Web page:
During the period between 1950-1974, when AI was in its infancy, a great deal of pioneering research was carried out. AI was rekindled in the 1980s by two factors: an extension of the algorithmic toolset and an increase in funding. These accomplishments, along with advocacy of leading researchers, convinced government agencies to fund AI research at several institutions. Following that, academics put large sums of money into AI research, which continued to gain traction.

The period between 1974 and 1980 has become known as “The First AI Winter” when AI research had its funding cut. The focus of AI research was suddenly based on accumulating knowledge from various experts. This led to the development of “Expert Systems,” which were developed and adopted by large corporations.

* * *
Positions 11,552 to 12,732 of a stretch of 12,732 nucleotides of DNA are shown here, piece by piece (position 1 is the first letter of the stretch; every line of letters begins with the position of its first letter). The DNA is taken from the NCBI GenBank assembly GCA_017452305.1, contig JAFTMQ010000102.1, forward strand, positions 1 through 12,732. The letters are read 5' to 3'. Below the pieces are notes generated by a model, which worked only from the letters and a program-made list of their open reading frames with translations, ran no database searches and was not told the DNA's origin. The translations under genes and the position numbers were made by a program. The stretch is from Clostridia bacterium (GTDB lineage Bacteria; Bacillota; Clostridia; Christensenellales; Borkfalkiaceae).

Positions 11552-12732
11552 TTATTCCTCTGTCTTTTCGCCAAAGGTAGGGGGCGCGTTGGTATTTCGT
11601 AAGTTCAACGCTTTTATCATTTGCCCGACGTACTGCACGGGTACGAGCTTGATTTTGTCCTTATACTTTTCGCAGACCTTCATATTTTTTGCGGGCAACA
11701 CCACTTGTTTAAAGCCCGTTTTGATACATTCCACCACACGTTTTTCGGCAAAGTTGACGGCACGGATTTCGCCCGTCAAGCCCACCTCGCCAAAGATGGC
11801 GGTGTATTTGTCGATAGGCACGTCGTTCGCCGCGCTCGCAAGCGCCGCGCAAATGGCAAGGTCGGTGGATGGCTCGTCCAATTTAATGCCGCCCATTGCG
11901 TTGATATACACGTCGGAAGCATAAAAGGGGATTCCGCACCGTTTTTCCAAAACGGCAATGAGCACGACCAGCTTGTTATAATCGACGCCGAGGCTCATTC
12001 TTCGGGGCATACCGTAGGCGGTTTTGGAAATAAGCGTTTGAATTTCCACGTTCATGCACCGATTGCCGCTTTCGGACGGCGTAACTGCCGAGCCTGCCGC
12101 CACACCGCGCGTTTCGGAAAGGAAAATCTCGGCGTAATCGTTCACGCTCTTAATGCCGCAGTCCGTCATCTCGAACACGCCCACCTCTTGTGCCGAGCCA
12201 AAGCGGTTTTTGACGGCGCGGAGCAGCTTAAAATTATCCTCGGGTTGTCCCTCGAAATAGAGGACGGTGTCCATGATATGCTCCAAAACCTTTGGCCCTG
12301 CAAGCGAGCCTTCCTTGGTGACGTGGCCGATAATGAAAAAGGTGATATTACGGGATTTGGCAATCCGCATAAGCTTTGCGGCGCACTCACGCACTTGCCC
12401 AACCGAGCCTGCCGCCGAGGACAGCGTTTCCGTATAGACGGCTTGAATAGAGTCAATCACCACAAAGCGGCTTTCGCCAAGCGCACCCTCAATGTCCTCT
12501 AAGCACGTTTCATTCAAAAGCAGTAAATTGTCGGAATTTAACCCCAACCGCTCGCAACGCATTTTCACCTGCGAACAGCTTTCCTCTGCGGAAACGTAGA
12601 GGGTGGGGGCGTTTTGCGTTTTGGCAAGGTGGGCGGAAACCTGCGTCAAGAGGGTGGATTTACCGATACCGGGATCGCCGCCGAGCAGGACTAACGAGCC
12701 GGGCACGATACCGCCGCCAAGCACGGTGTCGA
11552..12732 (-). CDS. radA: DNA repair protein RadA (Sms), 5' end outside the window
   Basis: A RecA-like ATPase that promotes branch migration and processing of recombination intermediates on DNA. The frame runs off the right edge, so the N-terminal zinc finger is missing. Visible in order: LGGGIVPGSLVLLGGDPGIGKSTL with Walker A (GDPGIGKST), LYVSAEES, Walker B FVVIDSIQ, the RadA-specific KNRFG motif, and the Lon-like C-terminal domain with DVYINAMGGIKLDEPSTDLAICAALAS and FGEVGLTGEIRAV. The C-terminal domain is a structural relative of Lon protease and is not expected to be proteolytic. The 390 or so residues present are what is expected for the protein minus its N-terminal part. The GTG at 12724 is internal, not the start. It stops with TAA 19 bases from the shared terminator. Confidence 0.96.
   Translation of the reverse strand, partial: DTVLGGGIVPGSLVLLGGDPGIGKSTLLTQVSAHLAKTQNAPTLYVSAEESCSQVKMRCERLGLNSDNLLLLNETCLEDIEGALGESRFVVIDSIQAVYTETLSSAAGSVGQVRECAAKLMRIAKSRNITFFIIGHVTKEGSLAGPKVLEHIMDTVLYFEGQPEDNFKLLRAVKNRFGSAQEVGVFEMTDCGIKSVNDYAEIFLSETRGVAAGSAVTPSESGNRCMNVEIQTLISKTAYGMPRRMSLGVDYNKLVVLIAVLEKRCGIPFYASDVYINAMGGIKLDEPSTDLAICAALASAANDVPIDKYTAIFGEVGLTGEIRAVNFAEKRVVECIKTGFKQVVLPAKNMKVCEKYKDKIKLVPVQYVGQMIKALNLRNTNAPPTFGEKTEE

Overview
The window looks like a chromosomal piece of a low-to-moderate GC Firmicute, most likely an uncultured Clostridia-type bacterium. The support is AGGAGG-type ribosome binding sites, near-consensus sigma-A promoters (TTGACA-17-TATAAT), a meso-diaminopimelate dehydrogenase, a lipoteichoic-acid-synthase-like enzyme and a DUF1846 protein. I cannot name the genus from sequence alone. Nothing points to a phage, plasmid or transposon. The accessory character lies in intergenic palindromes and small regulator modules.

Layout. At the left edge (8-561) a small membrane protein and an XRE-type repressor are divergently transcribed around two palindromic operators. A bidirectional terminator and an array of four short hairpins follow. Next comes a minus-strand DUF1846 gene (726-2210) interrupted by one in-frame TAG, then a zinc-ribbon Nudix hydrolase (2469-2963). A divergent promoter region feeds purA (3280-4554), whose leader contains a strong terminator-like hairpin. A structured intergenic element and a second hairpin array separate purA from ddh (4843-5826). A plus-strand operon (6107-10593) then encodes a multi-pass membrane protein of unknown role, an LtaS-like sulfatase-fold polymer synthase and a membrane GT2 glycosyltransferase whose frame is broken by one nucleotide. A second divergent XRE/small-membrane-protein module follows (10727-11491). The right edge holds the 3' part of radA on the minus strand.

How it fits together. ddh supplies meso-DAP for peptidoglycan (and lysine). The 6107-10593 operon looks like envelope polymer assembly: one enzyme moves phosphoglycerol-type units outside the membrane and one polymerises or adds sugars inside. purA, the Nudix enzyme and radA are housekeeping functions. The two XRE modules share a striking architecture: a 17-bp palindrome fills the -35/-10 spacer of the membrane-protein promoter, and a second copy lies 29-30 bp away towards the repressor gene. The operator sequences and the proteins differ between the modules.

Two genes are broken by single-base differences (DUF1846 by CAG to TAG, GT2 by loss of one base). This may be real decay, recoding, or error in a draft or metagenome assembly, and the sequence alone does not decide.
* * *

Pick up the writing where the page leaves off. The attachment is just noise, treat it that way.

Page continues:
The AI field experienced another major slowdown from 1987 to 1993. This second slowdown coincided with XCON and other early Expert System computers. Expert systems were difficult to update and lacked the ability to “learn.” These were the same problems desktop computers had. In the late 1980s, funding for AI research was drastically reduced, resulting in “The Second AI Winter.”

In the 1970s and 80s, a wave of computers were developed that could think abstractly. Despite a dearth of government funding and public attention at the time, artificial intelligence thrived. In the 1990s, AI research fired back up with an expansion of funds and algorithmic tools. Deep learning techniques allowed the computer to learn from the user’s experience.